The watershed years in the fight for marriage equality have been coming in rapid succession: 2012 marked the first victories for same-sex marriage at the ballot box in Maryland, Maine and Washington, and 2013 was the year that the Supreme Court struck down a key provision of the Defense of Marriage Act, paving the way for federal recognition of married gay couples. Five state legislatures authorized same-sex marriages last year, and in three more states, courts intervened to invalidate laws restricting marriages to those between a man and a woman.
The last of those decisions is the most significant, both because of where it occurred and how it came about. On Dec. 20, federal District Judge Robert J. Shelby ruled that Utah's voter-approved constitutional amendment barring gay marriages violated the U.S. Constitution's guarantee of due process and equal protection under the law. Since then, hundreds of same-sex couples have wed in one of the most socially and politically conservative states in the nation, and the case appears to be on the fast track to the Supreme Court, where the justices might be hard pressed to avoid ruling on the central question of whether gays have a constitutional right to marry.
This year may not be the one when the high court establishes marriage equality nationwide, but that's only because of the dictates of the calendar, not the merits of the issue. As Judge Shelby's ruling makes clear, the logical conclusion of this debate is inescapable.
Judge Shelby's ruling has gotten particular attention for the way it quotes approvingly of Supreme Court Justice Antonin Scalia's dissents in two watershed gay rights cases. Judge Shelby cited Justice Scalia's warnings from the dissents in Lawrence v. Texas (the case that overturned laws against consensual gay sex) and U.S. v. Windsor (the case that brought down part of the Defense of Marriage Act) that the decisions would eventually box the court into recognizing a constitutional right to same-sex marriage. Some commentators have criticized Judge Shelby for this, effectively saying he's thumbing his nose at Justice Scalia, and the state of Utah is arguing in its appeal that he is improperly relying on it.
Neither is the case. Justice Scalia may have been alarmed by the fact, but he is correct that implicit recognition by the court of homosexuality as something deserving of constitutional protection and not something that can rationally be disfavored by the state leads to the conclusion that same-sex couples must have the right to marry under the Constitution. After all, if the majority of the court believes, as Justice Anthony Kennedy wrote in the Windsor decision, "DOMA's principal effect is to identify a subset of state-sanctioned marriages and make them unequal," does it not follow that laws making a subset of people unequal in regard to their right to marry is similarly unconstitutional?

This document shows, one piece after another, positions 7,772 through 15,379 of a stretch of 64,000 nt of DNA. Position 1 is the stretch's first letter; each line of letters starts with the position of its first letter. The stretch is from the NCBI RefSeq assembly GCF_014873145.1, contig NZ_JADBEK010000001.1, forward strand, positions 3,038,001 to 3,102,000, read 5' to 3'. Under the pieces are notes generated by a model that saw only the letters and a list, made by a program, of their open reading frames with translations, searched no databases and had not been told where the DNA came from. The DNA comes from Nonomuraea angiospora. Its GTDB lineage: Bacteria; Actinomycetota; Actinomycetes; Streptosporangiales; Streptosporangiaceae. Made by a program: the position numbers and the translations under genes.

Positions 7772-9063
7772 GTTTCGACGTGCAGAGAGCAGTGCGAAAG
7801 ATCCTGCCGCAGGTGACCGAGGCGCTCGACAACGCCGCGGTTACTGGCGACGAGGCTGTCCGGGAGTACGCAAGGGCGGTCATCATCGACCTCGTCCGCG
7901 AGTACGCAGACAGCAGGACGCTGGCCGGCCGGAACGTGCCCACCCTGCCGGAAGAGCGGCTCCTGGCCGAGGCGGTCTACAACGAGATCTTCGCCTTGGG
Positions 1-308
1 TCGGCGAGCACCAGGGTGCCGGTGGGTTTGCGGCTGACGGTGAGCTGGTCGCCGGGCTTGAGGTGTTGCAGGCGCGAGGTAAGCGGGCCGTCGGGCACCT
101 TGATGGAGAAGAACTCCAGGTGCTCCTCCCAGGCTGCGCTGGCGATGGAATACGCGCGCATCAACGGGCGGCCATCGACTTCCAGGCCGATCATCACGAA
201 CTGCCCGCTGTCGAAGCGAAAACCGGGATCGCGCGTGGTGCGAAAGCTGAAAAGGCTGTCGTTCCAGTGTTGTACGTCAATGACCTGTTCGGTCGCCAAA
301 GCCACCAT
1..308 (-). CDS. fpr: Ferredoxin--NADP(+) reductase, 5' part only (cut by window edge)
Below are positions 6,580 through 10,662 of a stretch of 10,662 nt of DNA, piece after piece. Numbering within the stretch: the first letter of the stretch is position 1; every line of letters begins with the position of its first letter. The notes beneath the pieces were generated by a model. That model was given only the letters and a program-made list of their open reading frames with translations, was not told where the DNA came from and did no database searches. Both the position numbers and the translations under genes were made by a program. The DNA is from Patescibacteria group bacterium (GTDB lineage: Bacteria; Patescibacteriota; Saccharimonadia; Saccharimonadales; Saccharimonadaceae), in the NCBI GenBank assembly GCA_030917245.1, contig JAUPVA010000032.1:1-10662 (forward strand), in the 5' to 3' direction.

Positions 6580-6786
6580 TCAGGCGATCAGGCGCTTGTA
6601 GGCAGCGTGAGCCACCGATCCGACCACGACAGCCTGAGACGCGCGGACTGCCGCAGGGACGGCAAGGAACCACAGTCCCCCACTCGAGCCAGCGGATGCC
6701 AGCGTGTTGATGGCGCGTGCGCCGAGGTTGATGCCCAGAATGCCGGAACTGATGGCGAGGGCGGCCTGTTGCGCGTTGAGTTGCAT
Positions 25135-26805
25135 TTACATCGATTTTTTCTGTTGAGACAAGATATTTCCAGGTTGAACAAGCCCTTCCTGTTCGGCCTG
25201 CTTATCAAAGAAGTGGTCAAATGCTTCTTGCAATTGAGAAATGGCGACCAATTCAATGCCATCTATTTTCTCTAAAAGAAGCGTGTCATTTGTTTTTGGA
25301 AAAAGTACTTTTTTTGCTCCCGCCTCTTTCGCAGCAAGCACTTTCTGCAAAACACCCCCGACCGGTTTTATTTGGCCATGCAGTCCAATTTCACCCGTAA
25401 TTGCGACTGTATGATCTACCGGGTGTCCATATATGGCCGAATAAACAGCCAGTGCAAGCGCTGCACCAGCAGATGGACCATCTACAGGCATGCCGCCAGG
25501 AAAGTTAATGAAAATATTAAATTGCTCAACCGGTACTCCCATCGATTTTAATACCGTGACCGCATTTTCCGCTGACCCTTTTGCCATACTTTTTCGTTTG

Utah's failed effort to get Judge Shelby or the 10th Circuit Court of Appeals to issue a stay to prevent same-sex marriages from taking place until the case is finally settled is instructive of the barriers opponents of marriage equality face in trying to overturn it. Among the legal tests the state failed to pass in its request for a stay was a demonstration that allowing marriages to proceed in the meantime would cause irreparable harm. The only specific potential harm the state cited was the possibility that, if the decision is later overturned, those who married in the meantime would find themselves in legal limbo. Implicit in that argument, though, is the notion that banning same-sex marriages is causing those couples harm, and that granting them causes no specific injury to anyone else. And that is no mere theoretical conclusion; a decade of marriage equality in Massachusetts with no deleterious effects makes it impossible to prove otherwise.
If the Supreme Court somehow avoids a ruling on whether there is a constitutional right to same-sex marriage in the Utah case, another recent ruling out of Ohio provides an alternative route to de facto nationwide recognition of marriage equality. In that case, James Obergefell and John Arthur, a gay couple from Ohio flew to Maryland and were legally married on the tarmac at Baltimore Washington International Airport because Arthur had Lou Gehrig's disease. When Arthur died in October, Mr. Obergefell asked that he be listed as a spouse on the death certificate. Federal Judge Timothy S. Black ruled that since Ohio has always recognized other states' marriages as valid (as all states do), it could not refuse to do so in the case of a same-sex couple. If that logic prevails, state-level debates about gay marriage become very different. It's not a question of whether Ohio (or Indiana, or Texas, or wherever) has gay marriage but whether that state's gay couples hold destination weddings in one of the 18 states where such nuptials are allowed.
The day will come when marriage equality is recognized in every state, and we will be a more perfect union as a result. Whether or not that day comes in 2014, it will come.
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